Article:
BRANDS - The ATELIERS DEMONACO Challenge
When the Ateliers deMonaco was launched in 2009, the vision of the founders was to create a high-end watch brand despite that at that particular moment in time there was a small but obvious crisis within the watch industry. Against advice to the contrary, the launch took place with an in-house creation, the Grand Tourbillon Xtreme Precision timepiece carrying a price tag that could have easily broken the bank at Monte Carlo. Audacious or imprudent? Confident or foolhardy? I think not. How about courageous?
LETTER FROM CHINA - 25th Shenzhen Watch and Clock Fair "JE T’AIME, MOI NON PLUS…"
The 25th Shenzhen watch and clock fair was heavily coloured by the Sino-Swiss Free Trade Agreement. In the watchmaking sector particularly, the agreement has thrown the two countries into a maelstrom of hope and fear.
BRANDS - The Resurgence of CHRONOSWISS
Oliver and Eva Ebstein – Managing Director and Chairman - took ownership of Chronoswiss in 2012. Neither having been in the watch industry prior to that date, they showed their courage by daring to believe that they could revitalize a brand that is in one of the most competitive price ranges - 3,000 to 4,500 Swiss francs.
MECHANICAL - Simply Talking Complications with LUDWIG OECHSLIN
Ludwig Oechslin is a simple man, and he appreciates the elegance in simple solutions to problems. Oechslin is also a famous man in the watch industry, having worked with Ulysse Nardin to revive the brand, alongside Rolf Schnyder, and he was also curator of the MIH, the world’s premier watchmaking museum in La Chaux-du-Fonds. Today, he is concentrating on his own brand called ochs und junior.
SERVICE, PLEASE! - Service experiences WHERE THE RUBBER MEETS THE ROAD at the retail level - part 2
We continue our survey of the best and worst of customer services as experienced by the customer-facing retailers with the second part of the article that started in Europa Star April/May issue.
MECHANICAL - Entry-Level Mechanicals
Though it doesn’t get as much press as more expensive or complicated watches, one very important segment of the watch industry is the opening-price point, or entry-level, mechanical watch. This is a very broad segment, because for some companies, like Fossil or Swatch, their opening price point for a mechanical watch might be just over $100, while for other companies, like Jaeger-LeCoultre or Patek Philippe, the opening price point is in the thousands or tens of thousands of dollars. The report focuses on watches that are often customers’ first foray into mechanical watches.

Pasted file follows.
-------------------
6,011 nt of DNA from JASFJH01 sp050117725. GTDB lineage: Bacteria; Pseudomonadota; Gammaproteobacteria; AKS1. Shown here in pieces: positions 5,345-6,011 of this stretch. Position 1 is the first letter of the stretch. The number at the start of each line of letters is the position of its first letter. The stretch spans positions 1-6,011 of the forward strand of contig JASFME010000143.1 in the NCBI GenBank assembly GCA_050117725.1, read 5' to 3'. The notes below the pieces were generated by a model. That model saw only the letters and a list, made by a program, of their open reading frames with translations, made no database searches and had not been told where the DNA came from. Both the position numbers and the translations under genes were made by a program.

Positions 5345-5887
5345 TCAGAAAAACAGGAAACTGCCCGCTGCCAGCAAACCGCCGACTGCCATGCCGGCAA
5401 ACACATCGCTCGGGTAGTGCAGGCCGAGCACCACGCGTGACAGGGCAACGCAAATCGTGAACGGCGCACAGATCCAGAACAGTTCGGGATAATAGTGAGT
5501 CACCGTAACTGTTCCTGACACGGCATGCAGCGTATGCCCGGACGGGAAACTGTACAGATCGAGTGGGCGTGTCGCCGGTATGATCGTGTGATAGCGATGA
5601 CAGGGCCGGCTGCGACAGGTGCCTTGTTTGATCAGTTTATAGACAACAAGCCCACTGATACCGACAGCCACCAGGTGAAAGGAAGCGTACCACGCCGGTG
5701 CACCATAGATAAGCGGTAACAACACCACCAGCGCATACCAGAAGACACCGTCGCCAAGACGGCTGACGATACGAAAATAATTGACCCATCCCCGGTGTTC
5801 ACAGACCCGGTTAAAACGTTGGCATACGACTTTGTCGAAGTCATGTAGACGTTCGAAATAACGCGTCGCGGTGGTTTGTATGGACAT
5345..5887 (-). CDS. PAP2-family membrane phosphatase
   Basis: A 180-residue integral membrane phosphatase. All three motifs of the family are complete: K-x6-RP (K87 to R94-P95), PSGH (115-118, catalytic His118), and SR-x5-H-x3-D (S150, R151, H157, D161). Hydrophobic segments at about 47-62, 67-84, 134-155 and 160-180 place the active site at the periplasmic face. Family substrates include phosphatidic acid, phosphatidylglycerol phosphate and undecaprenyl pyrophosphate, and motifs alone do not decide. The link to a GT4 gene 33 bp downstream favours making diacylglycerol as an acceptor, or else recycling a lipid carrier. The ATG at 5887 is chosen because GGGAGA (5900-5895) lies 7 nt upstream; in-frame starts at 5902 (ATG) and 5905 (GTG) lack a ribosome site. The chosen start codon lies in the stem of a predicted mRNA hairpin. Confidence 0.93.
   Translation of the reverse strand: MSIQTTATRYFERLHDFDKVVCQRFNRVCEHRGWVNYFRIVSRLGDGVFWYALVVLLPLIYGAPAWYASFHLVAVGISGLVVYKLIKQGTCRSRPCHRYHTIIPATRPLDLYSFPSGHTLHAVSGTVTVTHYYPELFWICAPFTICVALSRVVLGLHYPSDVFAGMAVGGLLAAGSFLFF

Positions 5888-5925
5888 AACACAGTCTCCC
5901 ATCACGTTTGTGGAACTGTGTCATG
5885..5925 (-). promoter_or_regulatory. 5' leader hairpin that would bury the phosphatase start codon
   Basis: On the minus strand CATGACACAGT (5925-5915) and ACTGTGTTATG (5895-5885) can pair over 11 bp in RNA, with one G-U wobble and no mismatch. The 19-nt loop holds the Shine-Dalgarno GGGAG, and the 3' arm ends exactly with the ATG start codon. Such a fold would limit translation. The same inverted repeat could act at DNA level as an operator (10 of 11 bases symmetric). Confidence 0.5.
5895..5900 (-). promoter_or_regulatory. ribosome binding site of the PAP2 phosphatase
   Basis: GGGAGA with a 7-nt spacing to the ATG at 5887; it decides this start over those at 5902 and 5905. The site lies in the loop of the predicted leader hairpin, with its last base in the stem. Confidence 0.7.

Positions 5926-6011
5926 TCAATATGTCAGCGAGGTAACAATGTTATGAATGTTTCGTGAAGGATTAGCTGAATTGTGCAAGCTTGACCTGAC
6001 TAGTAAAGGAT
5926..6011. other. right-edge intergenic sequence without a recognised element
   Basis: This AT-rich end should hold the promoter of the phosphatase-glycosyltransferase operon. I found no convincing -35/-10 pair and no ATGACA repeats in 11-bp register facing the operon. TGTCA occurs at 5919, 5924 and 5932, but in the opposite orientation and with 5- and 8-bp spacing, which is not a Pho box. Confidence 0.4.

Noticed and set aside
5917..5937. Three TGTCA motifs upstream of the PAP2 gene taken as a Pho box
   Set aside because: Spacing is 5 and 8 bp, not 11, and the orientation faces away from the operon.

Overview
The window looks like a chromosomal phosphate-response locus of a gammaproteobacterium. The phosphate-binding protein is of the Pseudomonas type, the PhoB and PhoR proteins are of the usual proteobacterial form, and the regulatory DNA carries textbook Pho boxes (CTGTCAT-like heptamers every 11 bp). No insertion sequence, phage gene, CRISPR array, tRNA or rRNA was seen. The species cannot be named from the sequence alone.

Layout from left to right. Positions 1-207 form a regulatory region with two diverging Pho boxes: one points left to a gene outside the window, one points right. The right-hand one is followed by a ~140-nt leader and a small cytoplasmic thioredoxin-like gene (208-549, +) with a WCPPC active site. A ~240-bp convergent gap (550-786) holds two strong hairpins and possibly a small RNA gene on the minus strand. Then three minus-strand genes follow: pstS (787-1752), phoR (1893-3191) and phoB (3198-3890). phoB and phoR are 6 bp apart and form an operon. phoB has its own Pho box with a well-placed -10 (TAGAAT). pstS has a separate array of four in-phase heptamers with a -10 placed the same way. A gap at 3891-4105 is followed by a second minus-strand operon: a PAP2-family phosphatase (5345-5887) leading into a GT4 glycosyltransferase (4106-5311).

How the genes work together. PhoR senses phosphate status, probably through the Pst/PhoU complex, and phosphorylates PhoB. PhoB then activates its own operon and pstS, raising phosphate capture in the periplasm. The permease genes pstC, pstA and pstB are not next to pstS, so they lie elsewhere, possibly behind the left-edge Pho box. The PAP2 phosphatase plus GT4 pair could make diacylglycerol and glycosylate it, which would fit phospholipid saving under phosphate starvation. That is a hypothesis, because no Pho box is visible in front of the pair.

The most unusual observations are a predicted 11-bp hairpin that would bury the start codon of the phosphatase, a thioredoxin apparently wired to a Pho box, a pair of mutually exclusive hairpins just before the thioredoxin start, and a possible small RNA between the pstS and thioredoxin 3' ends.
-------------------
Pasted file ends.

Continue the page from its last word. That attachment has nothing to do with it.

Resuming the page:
MECHANICAL - Simply Talking Complications with STEPHEN FORSEY
Greubel Forsey recently had its ten year retrospective and this gave co-founder Stephen Forsey the opportunity to look back at how things have changed in the decade.
MECHANICAL - Unlocking ALTERNATIVE ESCAPEMENTS
In the history of horology more effort has been devoted to the escapement than to any other functional part of a timepiece. In the 18th century, when most of the current systems were invented, the escapement was not only seen as fundamental, it was also a matter of prestige. Breguet, Graham and Leroy were among those who made it a special study in the hope of solving most of the problems of reliability and accuracy that plagued timepieces of the era, including marine chronometers. As the interface between the going train and the regulating organ, the escapement is where force and frequency intersect in a complex interaction. Improving its efficiency has repercussions on the entire mechanism, its power reserve, its precision, life span and prestige.
RETURN TO SIMPLICITY - Simplicity is a Complex Business!
In the quest for the truth about what appears to be a mechanical “back to basics” movement, Europa Star asked a number of watchmakers to help navigate the complex route that leads to simplicity. With the participation of Denis Flageollet (De Bethune), François-Paul Journe (FPJ), Edouard Meylan (H. Moser & Cie), Luc Perramond (La Montre Hermès), Sandro Reginelli (Maurice Lacroix) and Jean-Marc Wiederrecht (Agenhor).